eBay is all over the place. If I get to a fly ship I will get an unbiased opinion on value. They have the soft leather cases.
many guesses on fair market?
so the orvis will handle white perch, small channels and bass 5# maybe?
 

FireDuck401

Ten Pointer
Contributor
so the orvis will handle white perch, small channels and bass 5# maybe?


Sure, if it is paired to a rod that will handle them. And anything 5wt or heavier will handle the species you have listed.
If those fish are what you're after, sell the two reels you have and buy a 9' 5wt. A 5lb bass on a 5wt is a blast. You can do an awful lot with a 5wt.
Or maybe pick up a 6wt rod and put the smaller of the two reels on it, provided you apply the correct weight line to it.
 

Mr.Gadget

Old Mossy Horns
If you want we can go play with them and put the on rods then let you pick the feel for what you want.
I have several rods set up from light to heavy.
The reel just holds the line. It does nothing other than hold line most play is working the line by hand short of big gamefish. But you do want the drag set just incase something picks up and runs with it.
Very little fighting is done with the reel.
 

Ashy Larry

Ten Pointer
40ish for sci anglers and 60-80 ish for orvis if you market in front of the right people (vintage orvis collectors). Neither is high tech, more workhorse entry level stuff by well known premium brands. With that being said, most name brand fly fishing equipment is outrageously priced so you should be able to get a premium price due to scarcity of deals.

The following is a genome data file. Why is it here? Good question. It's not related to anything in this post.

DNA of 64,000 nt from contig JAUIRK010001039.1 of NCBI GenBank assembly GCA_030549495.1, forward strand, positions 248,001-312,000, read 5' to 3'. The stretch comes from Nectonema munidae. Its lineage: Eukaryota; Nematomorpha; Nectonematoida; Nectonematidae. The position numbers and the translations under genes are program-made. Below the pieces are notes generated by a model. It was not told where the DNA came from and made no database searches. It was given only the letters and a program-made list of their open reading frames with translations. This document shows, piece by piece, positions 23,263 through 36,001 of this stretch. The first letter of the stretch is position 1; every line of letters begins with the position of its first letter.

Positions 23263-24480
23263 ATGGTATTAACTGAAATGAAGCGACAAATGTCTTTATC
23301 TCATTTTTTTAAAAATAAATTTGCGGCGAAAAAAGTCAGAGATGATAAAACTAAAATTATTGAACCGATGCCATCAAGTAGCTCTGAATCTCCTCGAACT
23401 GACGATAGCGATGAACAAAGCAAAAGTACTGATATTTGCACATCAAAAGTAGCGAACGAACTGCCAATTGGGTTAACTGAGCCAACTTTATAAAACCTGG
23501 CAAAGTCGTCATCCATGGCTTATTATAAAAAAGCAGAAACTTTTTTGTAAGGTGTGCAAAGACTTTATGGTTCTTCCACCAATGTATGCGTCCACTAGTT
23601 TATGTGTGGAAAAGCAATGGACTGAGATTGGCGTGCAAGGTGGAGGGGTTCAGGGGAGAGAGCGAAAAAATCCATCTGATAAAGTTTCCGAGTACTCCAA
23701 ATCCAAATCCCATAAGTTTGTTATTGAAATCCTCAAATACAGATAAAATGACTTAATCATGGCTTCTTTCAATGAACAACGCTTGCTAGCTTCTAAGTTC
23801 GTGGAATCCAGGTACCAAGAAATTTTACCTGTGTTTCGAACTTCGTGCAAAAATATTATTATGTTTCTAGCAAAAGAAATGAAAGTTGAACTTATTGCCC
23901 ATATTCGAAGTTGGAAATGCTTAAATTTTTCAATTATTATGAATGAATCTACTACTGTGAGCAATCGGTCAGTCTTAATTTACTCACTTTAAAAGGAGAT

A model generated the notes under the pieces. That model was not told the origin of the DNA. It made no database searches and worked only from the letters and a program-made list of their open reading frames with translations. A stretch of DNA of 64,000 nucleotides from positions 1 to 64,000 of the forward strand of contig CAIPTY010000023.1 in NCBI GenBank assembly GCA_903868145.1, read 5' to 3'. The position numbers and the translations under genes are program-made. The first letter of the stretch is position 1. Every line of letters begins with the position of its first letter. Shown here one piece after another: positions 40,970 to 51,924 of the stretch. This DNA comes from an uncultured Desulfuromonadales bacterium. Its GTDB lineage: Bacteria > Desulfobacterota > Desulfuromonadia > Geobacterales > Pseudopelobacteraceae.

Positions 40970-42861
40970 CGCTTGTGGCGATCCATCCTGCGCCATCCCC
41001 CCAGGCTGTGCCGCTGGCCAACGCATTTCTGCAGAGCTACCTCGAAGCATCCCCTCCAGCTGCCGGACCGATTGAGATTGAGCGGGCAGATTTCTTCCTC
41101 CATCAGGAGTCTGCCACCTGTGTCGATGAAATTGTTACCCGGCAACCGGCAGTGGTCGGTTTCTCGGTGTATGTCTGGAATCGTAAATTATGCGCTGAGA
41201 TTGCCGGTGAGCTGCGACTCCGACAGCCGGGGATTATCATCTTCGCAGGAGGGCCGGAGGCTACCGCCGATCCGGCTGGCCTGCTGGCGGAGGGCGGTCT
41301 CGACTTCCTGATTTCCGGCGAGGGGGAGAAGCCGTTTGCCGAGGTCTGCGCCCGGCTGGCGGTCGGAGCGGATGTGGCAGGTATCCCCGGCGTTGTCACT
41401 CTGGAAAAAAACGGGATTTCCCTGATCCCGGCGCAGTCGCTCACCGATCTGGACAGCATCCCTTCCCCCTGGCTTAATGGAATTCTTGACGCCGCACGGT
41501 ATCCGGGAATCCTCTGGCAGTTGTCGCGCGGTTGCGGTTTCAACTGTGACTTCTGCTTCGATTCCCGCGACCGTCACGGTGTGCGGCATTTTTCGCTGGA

Ashy Larry

Ten Pointer
Upon further review there is an anti reverse and multiplier version of the orvis dxr series. Both would command a premium, not for any functionality increase just because of rarity and “cool” factor. Yours doesn’t appear to be either. There was a blue label produced by Ross, and another version made by Lamson. I don’t know if yours was made by one or the other. Almost all scientific anglers hardware is produced by another manufacturer, and depends on the era of who that might be. Based on who made the reel and what internals it has, could potentially spike the value.
 

Mr.Gadget

Old Mossy Horns
Yep it is designed to work best with a 8 wt line.
But pending the type of line you could go up or down a few.

Like I said before it is all about balance and feel.
 

Mr.Gadget

Old Mossy Horns
Also add that would do fine for lake fishing, bass and large pan fish.
It may be a good one rod reel pick for accross the board if you only wanted one.
Would be a little heavy on a small mountain trout creek but would still work.
 

Eric Revo

Old Mossy Horns
Contributor
That's a bass, striper, sea trout rod..it would work great paired with the Orvis reel you have.
A decent WF8 line and you'd have something to cast larger baits even in a decent breeze.
You could pair with a DT7 floating line and do ok with bream or heavy trout flies without too much water disturbance.